On June 17, the US government announced it was sanctioning a Guatemalan congressman, Boris España Cáceres, and his immediate family.
The US State Department went on to specify that España Cáceres, along with his wife and his two children, would be banned from entering the US. The department cited España Cáceres’s involvement “in corrupt acts, including bribery and interfering with public processes, that jeopardized the stability of Guatemala’s democratic institutions and the Guatemalan public’s confidence in its representatives” as the reason for the designation.
The move to sanction España Cáceres isn’t without precedent or warning.
As part of its plan to address the influx of Central American migrants at the US-Mexico border, the Biden administration plans to address the root causes of migration — and corruption is chief among them. A week earlier, Vice President Kamala Harris made a visit to Guatemala, during which she and Guatemalan President Alejandro Giammettei announced the launch of a new anti-corruption task force that would work with Guatemalan authorities and train them to conduct investigations into corruption.
The sanctions against España Cáceres and his family also come on the heels of a report the State Department released in May, which named several officials in Honduras, Guatemala, and El Salvador — known collectively as the Northern Triangle — that the US government has deemed to be corrupt. España Cáceres was among those named. Specifically, the report stated that “credible news reports indicate Espana was a key intermediary in an influence-peddling and active bribery corruption ring.”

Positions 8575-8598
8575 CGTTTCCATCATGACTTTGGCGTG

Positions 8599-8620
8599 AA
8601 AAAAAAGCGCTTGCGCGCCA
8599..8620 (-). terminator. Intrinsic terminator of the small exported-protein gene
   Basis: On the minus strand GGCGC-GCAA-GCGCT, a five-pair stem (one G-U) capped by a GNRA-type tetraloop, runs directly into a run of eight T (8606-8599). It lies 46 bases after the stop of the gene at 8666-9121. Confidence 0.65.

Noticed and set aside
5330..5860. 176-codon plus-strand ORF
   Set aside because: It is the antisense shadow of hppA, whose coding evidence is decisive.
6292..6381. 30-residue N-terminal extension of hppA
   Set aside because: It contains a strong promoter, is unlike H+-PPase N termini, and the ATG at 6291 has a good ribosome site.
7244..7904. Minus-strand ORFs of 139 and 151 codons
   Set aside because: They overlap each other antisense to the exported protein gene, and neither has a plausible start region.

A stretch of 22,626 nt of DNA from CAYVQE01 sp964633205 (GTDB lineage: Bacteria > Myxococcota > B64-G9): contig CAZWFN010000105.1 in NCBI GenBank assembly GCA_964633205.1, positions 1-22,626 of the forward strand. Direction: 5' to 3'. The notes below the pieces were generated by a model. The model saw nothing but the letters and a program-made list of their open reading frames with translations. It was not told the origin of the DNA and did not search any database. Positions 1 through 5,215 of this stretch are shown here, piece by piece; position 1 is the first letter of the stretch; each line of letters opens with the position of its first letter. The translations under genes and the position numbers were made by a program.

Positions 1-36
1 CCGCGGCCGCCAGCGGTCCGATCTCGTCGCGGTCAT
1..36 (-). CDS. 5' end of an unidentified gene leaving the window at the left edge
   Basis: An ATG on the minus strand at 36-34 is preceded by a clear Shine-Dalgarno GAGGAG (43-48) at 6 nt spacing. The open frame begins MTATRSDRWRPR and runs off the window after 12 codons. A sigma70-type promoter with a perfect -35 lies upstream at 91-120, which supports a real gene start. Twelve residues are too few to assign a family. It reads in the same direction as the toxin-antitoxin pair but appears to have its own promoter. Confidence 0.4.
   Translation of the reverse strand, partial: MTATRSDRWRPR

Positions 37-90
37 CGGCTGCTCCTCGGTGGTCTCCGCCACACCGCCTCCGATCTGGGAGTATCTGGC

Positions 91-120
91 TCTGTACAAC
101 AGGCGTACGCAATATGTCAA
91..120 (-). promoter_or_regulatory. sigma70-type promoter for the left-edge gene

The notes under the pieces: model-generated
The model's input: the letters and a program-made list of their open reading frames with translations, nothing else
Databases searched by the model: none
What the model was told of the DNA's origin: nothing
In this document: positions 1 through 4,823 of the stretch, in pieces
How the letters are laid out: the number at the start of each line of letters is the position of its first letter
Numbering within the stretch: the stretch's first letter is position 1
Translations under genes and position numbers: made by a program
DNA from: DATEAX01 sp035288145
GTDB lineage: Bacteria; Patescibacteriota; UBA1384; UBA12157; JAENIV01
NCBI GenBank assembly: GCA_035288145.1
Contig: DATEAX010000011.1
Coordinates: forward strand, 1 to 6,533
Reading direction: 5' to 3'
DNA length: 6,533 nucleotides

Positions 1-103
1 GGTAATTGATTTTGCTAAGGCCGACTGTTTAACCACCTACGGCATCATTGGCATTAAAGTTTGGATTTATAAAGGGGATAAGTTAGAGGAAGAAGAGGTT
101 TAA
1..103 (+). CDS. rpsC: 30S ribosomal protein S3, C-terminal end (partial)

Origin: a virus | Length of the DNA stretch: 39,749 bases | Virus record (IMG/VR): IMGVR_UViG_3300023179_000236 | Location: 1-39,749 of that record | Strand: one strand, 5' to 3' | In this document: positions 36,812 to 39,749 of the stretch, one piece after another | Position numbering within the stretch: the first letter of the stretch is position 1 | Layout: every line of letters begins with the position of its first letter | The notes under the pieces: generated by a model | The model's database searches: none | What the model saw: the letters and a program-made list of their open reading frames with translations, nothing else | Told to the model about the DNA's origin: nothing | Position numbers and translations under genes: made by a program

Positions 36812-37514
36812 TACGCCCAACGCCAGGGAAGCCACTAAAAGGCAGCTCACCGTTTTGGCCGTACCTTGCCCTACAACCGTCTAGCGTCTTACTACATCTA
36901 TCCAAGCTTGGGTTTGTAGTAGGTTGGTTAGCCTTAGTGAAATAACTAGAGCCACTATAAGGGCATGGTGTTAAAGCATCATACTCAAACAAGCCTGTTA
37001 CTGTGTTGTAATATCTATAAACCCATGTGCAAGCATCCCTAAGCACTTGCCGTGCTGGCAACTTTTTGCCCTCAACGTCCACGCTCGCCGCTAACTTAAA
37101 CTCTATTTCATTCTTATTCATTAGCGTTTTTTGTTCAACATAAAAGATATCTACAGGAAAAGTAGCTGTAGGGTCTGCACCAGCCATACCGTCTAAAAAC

España Cáceres isn’t the first Guatemalan official to be sanctioned this year either. In late April, in coordination with the UK, the US Treasury imposed sanctions on two others. The US designated Felipe Alejos Lorenzana, another Guatemalan congressman, and Gustavo Adolfo Alejos Cambara, the chief of staff to former Guatemalan president Alvaro Colom. The UK, for its part, sanctioned Lorenzana and a Honduran congressman Oscar Ramon Najera, who is said to have facilitated bribes that supported Los Cachiros, an organized crime syndicate in the country.
All three of these individuals were also on the list the State Department published in May.
These designations likely don’t come as a surprise to anyone, given that corruption has long plagued the Northern Triangle countries. But sanctions announcements and reports such as these serve to refocus our attention on the issue and highlight the susceptibility of government officials and other PEPs to misconduct. The outflows of individuals fleeing these corrupt nations further underscore that there is a human cost as well.
Moreover, no country is exempt. While PEPs in high-risk jurisdictions, such as those from the Northern Triangle countries, may deserve higher scrutiny, financial institutions must take care to identify and scrutinize PEPs regardless of which jurisdiction they hail from.